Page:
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Blighted Beury Building may be the next North Broad Street comeback tale

Artist's rendering of rehabbed Beury Building at Boad Street and Erie Avenue, with new annex under consideration for adjacent lot.
Artist's rendering of rehabbed Beury Building at Boad Street and Erie Avenue, with new annex under consideration for adjacent lot.Read moreWRT LLC

The long-blighted Beury Building at Broad Street and Erie Avenue could be reborn as an apartment house with downstairs shops and offices, under a revitalization plan now gathering steam.

Philadelphia-based Shift Capital is readying crews to rid the building of asbestos and other environmental hazards as it closes in on a package of redevelopment aid and low-income-housing tax credits to help pay for most of the $33 million project.

Planned for the 14-story building are 80 apartment units — 50 of them for low-income renters — atop 25,000 square feet of commercial space, including offices and ground-floor retail,  said Shift Capital's chief executive, Brian Murray.

The firm, which focuses on projects that can improve economically disadvantaged neighborhoods, hopes the Beury's overhaul will jump-start development along the commercial sections of Erie and Germantown Avenues and Broad Street that converge near the site, Murray said.

"It's been this incredible shadow that prevented other developers and other interested parties from doing more for this community," he said. "Our hope is that this is an actual catalyst."

The Beury — best known by some for the (how to put it ...  indelicate) graffiti message on its north and south facades — was built in the 1920s as the National Bank of North Philadelphia but has been vacant for decades.

The windowless Art Deco ruin is often referred to as a northern counterpart to the Divine Lorraine at Broad Street and Fairmount Avenue, which stood derelict for years until its recent redevelopment.

Both are architecturally significant structures built in an era of prosperity and population growth along North Broad Street, but their condition has tracked the deindustrialization and disinvestment that impoverished the areas around them.

"I always referred to this as 'Divine North,' " said former Philadelphia development director Alan Greenberger, now a fellow at Drexel University's Lindy Institute for Urban Innovation. "Once we got 'the Divine' under control, this is the next thing that had to happen."

But the Divine Lorraine's neighborhood, aided by its proximity to Center City's business districts and the increasingly wealthy Fairmount area, has seen a recent uptick in affluence. Not so the Beury's.

The average household income in the neighborhood around the Beury Building  — within a triangular area bounded by Germantown and Hunting Park Avenues and Old York Road — was $31,900 a year in 2015, up just 6 percent from $30,136 (in 2015 inflation-adjusted dollars) in 2010, according to calculations based on U.S. Census data.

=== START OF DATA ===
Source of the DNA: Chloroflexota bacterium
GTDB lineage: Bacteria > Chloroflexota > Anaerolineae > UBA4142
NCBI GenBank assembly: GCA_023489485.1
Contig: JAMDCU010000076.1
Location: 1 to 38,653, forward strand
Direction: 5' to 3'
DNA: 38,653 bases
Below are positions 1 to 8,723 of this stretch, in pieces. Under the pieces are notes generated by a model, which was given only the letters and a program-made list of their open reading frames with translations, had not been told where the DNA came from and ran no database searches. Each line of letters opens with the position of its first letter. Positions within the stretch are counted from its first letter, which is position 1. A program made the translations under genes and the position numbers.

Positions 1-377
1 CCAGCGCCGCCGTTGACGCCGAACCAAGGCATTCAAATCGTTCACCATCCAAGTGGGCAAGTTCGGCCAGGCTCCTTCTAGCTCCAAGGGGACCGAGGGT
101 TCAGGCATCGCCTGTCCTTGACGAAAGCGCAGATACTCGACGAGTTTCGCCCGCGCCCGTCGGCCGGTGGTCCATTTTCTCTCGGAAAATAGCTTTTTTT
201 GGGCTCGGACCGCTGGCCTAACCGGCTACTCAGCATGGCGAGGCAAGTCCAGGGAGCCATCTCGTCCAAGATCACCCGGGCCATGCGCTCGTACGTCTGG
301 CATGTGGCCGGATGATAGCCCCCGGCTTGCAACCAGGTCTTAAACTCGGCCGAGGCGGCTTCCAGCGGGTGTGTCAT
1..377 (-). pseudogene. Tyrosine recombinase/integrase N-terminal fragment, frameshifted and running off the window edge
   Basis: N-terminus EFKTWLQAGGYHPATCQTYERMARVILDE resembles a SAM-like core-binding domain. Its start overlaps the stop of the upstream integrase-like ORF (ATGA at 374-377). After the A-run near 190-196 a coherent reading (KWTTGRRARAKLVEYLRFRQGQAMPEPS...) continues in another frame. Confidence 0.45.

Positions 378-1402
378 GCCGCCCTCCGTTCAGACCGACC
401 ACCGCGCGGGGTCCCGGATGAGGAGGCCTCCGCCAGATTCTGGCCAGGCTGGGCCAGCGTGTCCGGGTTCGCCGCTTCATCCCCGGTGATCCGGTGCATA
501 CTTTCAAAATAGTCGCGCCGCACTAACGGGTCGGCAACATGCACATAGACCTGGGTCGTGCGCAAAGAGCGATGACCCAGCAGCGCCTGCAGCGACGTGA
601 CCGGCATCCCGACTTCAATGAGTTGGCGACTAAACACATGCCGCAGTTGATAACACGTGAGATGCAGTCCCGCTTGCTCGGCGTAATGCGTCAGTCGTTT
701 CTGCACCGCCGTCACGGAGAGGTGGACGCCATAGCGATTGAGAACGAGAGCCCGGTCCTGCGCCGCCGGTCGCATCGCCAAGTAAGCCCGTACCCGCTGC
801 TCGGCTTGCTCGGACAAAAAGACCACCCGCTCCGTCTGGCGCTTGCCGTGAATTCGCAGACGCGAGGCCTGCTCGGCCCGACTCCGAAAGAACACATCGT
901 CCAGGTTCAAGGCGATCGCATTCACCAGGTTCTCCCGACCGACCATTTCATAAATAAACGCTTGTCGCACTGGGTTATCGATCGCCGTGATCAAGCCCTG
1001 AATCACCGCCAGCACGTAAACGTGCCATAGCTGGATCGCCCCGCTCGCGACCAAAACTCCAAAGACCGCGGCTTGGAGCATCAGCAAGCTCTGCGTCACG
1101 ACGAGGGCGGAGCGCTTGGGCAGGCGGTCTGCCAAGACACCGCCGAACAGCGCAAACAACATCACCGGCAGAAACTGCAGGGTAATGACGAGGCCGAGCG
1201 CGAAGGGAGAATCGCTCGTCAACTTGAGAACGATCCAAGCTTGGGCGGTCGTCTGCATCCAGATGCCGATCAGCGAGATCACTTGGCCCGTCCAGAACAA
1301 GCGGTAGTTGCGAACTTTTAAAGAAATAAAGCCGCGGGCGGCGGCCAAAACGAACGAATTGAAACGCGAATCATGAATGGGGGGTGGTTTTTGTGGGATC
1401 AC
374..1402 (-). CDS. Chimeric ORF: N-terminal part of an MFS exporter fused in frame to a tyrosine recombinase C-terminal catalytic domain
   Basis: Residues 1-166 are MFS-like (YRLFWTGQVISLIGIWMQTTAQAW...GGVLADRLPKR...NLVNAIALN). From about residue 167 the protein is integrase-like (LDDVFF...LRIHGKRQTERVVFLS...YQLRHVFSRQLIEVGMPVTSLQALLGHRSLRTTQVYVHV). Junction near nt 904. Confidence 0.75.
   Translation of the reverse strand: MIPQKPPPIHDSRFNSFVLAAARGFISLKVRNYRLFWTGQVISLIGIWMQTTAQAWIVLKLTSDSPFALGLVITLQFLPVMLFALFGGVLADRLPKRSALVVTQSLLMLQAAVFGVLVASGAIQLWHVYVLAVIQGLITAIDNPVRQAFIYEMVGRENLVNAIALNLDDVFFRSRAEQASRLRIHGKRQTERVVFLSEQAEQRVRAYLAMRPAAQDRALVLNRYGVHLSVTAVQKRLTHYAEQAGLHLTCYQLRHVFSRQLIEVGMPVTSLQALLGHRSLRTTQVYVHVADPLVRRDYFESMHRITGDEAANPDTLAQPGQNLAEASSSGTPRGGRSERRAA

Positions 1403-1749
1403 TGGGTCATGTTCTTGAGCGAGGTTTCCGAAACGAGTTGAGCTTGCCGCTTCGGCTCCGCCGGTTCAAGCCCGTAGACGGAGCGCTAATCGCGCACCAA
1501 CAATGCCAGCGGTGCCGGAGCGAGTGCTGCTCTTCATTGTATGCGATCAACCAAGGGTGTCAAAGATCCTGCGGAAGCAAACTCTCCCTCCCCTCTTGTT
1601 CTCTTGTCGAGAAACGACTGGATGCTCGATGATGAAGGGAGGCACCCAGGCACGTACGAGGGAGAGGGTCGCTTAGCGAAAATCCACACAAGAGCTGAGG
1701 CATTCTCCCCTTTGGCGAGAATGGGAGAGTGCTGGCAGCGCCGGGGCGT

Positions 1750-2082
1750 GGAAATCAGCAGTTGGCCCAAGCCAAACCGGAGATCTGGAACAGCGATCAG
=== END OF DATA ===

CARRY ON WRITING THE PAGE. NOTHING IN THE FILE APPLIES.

Around the Divine Lorraine  — in the area bounded by Broad and 10th Streets, between Poplar and Green  — income jumped 37 percent to $34,512 in 2015. The citywide average in 2015 was $56,418, according to the census data.

Greenberger said a rehabbed Beury – helped by the throngs of commuters who board the subway and buses daily at Erie Avenue – could bring new life to the neighborhood's shopping strips, now dominated by check-cashing spots, take-out restaurants, and cellphone shops, as well as the stalwart Black & Nobel bookstore, which advertises that it ships to prisons.

A retail upgrade also could encourage more pedestrian activity between the Beury and Temple Univerity's medical campus a block to the south, Greenberger said.

Diane Brown, 47, who was changing buses near the Beury on the way from her home in Nicetown to her job as a medical assistant, said the building's overhaul would make a big difference.

"It's an eyesore right now," she said. "Either they fix it up, or they need to tear it down."

Shift Capital's Murray said the first concrete step toward the Beury's rebirth will be its environmental cleanup, to be funded with a grant from the state Department of Community and Economic Development that covers up to $1 million of remediation costs. Work on the cleanup should begin in the coming weeks, he said.

For the redevelopment project itself, Shift hopes to tap private investment through the federal Low-Income Housing Tax Credit program, bond financing, and a publicly administered loan. It also is seeking a grant from the city's Division of Housing and Community Development to round out its financing needs, Murray said.

If the funding materializes, work could begin late this year and finish in mid-2019, he said, adding that a later stage of development could include new construction on an adjacent empty lot.

Greenberger said that change would come gradually to the area, but that Shift's project may nudge it forward.

"It's a long journey," he said. "But you have to take the first step."